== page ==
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Hillary Clinton's Slide in Polls Leaves Her Vulnerable

The opinions expressed by columnists are their own and do not necessarily represent the views of
"Despite everything," the often interesting analyst Jamelle Bouie writes in Slate -- "everything" includes "the email controversy, foreign donors and the Clinton Foundation" -- "Hillary is in good shape." Good enough to leave her party "still positioned for victory."

Bouie is writing in response to the ABC News/Washington Post and CNN/ORC polls released last week, which show Hillary Clinton's favorable/unfavorable numbers plunging. ABC/WaPo puts them at 45-49 percent negative, the lowest since April 2008. CNN/ORC puts them at an almost identical 46-50 percent negative, the lowest since March 2003.

The most significant thing about these results is that Clinton evokes favorable feelings from less than 50 percent of respondents. Bouie is right to say that it is unrealistic to expect Clinton to be as favorably regarded as she was when she held the relatively unpolitical office of secretary of state. But it's a stretch to say that a candidate with 100 percent substantive recognition but less than 50 percent favorables is "positioned for victory." Such a candidate could win, especially if her opponent has exploitable flaws. But there is a nontrivial possibility she will lose.

The internals -- the responses to subsidiary questions -- point in that direction, as well. ABC/WaPo says that only 33 percent of voters approve of her relationship with the Clinton Foundation, that only 31 percent approve of her private email system, that only 33 percent approve of her conduct on Benghazi, Libya, and that between 48 and 55 percent believe these are legitimate issues.

It's not hard to imagine how Republican candidates can frame messages on these issues. Indeed, it's hard to imagine how they could fail to do so. And it's not likely that these issues will go away. A federal court has ordered the State Department to release batches of Clinton's emails every month through next January.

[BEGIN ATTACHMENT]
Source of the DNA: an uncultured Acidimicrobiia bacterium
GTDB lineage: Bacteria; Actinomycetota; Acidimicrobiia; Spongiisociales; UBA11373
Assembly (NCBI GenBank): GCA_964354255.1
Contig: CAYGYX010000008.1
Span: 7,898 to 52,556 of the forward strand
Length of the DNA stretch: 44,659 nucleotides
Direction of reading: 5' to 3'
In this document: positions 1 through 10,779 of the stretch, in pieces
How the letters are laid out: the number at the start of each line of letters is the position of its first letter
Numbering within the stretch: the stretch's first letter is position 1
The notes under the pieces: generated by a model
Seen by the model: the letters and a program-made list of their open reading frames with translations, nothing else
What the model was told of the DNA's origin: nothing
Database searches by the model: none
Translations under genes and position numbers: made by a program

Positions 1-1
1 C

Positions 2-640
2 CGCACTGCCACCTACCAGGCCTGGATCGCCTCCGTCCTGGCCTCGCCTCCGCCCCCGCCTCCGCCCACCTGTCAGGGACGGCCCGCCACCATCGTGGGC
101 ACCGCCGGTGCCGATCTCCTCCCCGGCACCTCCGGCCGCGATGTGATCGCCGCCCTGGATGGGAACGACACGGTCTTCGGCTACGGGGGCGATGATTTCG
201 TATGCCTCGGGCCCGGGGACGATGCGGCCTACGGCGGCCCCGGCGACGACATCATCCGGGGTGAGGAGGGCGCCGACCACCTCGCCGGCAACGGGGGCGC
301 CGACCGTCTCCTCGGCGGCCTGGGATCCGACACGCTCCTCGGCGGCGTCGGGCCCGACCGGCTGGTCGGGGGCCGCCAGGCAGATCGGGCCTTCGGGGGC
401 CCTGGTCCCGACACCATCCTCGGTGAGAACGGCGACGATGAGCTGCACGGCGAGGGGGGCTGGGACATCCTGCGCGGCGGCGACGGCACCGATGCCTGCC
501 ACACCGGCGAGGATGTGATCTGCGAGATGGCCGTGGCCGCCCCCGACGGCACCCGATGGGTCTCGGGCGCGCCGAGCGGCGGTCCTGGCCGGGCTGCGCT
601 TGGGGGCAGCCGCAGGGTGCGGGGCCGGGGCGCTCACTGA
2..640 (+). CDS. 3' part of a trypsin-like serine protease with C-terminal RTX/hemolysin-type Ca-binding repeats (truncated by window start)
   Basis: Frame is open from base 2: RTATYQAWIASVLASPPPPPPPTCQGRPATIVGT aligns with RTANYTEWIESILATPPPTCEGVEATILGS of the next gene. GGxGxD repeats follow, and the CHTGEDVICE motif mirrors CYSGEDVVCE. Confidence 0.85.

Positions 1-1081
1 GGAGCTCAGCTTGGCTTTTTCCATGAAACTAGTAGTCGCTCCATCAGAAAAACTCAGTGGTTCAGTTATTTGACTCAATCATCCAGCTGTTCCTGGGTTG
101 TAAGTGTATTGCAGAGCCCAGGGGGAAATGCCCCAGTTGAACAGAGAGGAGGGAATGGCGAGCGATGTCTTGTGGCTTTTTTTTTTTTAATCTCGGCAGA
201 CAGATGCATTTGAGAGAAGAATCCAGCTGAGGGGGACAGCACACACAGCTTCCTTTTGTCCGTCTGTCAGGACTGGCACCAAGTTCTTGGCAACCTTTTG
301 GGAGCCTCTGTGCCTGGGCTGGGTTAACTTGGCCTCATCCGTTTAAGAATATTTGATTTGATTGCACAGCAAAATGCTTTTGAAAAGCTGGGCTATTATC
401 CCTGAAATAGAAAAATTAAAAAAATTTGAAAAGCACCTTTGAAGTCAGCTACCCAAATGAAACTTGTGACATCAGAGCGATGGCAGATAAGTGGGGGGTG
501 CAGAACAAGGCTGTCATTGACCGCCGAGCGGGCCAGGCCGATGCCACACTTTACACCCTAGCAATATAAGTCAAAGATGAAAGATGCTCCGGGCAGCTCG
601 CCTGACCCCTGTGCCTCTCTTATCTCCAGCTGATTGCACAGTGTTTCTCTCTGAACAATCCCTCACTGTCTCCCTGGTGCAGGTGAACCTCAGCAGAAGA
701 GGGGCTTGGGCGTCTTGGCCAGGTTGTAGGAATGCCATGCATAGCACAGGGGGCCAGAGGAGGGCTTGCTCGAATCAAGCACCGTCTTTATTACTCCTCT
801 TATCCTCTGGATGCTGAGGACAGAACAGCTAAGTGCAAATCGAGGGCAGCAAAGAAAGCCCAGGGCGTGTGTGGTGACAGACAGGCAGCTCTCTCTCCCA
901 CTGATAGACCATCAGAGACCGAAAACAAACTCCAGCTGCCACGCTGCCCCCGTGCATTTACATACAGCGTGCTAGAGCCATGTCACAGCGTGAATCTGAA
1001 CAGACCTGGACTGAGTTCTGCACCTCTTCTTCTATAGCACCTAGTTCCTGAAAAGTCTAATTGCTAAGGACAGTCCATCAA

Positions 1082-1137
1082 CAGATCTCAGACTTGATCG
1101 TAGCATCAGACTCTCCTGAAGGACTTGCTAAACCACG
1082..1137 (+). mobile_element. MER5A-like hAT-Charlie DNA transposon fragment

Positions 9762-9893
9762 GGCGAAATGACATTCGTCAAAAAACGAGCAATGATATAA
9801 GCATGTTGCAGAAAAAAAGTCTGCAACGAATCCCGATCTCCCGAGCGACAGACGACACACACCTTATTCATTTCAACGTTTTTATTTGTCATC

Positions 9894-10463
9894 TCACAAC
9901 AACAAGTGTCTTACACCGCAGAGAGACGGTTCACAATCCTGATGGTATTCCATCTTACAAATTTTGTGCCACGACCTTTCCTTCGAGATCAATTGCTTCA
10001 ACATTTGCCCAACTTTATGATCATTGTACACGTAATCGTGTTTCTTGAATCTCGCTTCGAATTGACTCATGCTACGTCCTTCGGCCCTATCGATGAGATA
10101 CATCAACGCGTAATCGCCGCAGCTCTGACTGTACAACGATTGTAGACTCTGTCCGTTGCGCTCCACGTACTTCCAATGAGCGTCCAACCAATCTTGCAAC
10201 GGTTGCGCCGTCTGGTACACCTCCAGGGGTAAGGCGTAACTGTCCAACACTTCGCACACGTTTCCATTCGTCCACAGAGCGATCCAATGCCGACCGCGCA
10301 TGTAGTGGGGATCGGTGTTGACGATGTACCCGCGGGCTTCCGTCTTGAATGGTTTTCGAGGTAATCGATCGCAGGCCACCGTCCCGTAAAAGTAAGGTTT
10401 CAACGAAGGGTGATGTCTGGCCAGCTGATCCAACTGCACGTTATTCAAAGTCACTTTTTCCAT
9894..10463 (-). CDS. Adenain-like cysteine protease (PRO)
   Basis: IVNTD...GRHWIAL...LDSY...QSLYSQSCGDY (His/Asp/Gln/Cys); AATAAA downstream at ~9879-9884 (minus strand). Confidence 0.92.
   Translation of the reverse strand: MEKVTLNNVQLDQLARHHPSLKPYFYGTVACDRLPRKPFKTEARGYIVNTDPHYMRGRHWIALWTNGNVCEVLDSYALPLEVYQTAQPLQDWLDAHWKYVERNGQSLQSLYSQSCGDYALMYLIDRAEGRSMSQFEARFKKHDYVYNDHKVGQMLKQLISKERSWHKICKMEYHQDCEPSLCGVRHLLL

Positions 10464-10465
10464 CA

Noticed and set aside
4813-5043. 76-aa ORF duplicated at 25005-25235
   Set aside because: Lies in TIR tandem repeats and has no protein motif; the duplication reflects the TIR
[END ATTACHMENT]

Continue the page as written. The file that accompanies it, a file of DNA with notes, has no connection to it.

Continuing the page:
These issues -- Bouie's "everything" -- have taken a toll on Clinton's reputation. CNN/ORC tells us that only 49 percent of voters say she inspires confidence and that 50 percent say she doesn't; only 42 percent say she is honest and trustworthy, and 57 percent say she isn't.

Perhaps most dangerously for the Democratic candidate, only 47 percent of CNN/ORC respondents say she cares about people like them, while 52 percent say she doesn't. That roughly parallels the ABC/WaPo finding that 49 percent say she "understands" people like them and that 46 percent say she doesn't.

"Cares about people like me" has long been a characteristic on which Democratic candidates have an advantage over Republicans. The 2012 exit poll gave respondents four choices of candidate qualities that mattered most in deciding their vote. Majorities of those picking three -- "shares my values," "is a strong leader," "has a vision for the future" -- voted for Mitt Romney. But of those who picked "cares about people like me," only 18 percent voted for Romney, and 81 percent voted for Barack Obama.

Political scientist John Sides, writing on The Washington Post's Monkey Cage blog, notes that the decline in Clinton's numbers comes primarily from independents and her fellow Democrats; her standing among Republicans has been weak all along. And he notes, correctly, that strong partisans -- and an increasing number of voters are strong partisans, even if they like to tell pollsters they're independents -- tend to rally behind their party's nominee.


But how many will be inspired enough to actually vote? Clinton's weak numbers on the caring issue suggest that many potential Democratic voters lack that inspiration. So do the ABC/WaPo results, which show strongly favorable feelings toward Clinton among only 45 percent of Democrats, 39 percent of liberals and 39 percent of nonwhites. Among whites, still at least 70 percent of the electorate, the number is 16 percent.

As I pointed out in a previous column, Democratic turnout has not been surging upward in the Obama years; quite the contrary. Total Democratic turnout declined by about 3.5 million people between both the 2008 and 2012 presidential elections and the 2010 and 2014 midterm elections. Clinton's numbers don't show her to be well-positioned to reverse that trend.

Democrats such as Bouie still seem complacent about Clinton's declining standing. They note that she still leads Republicans in the RealClearPolitics averages of recent polls. But Clinton runs under 50 percent against six of seven of those tested and at just 50 percent against the other. The Republicans have low substantive recognition and hence room to grow. Clinton, not so much.

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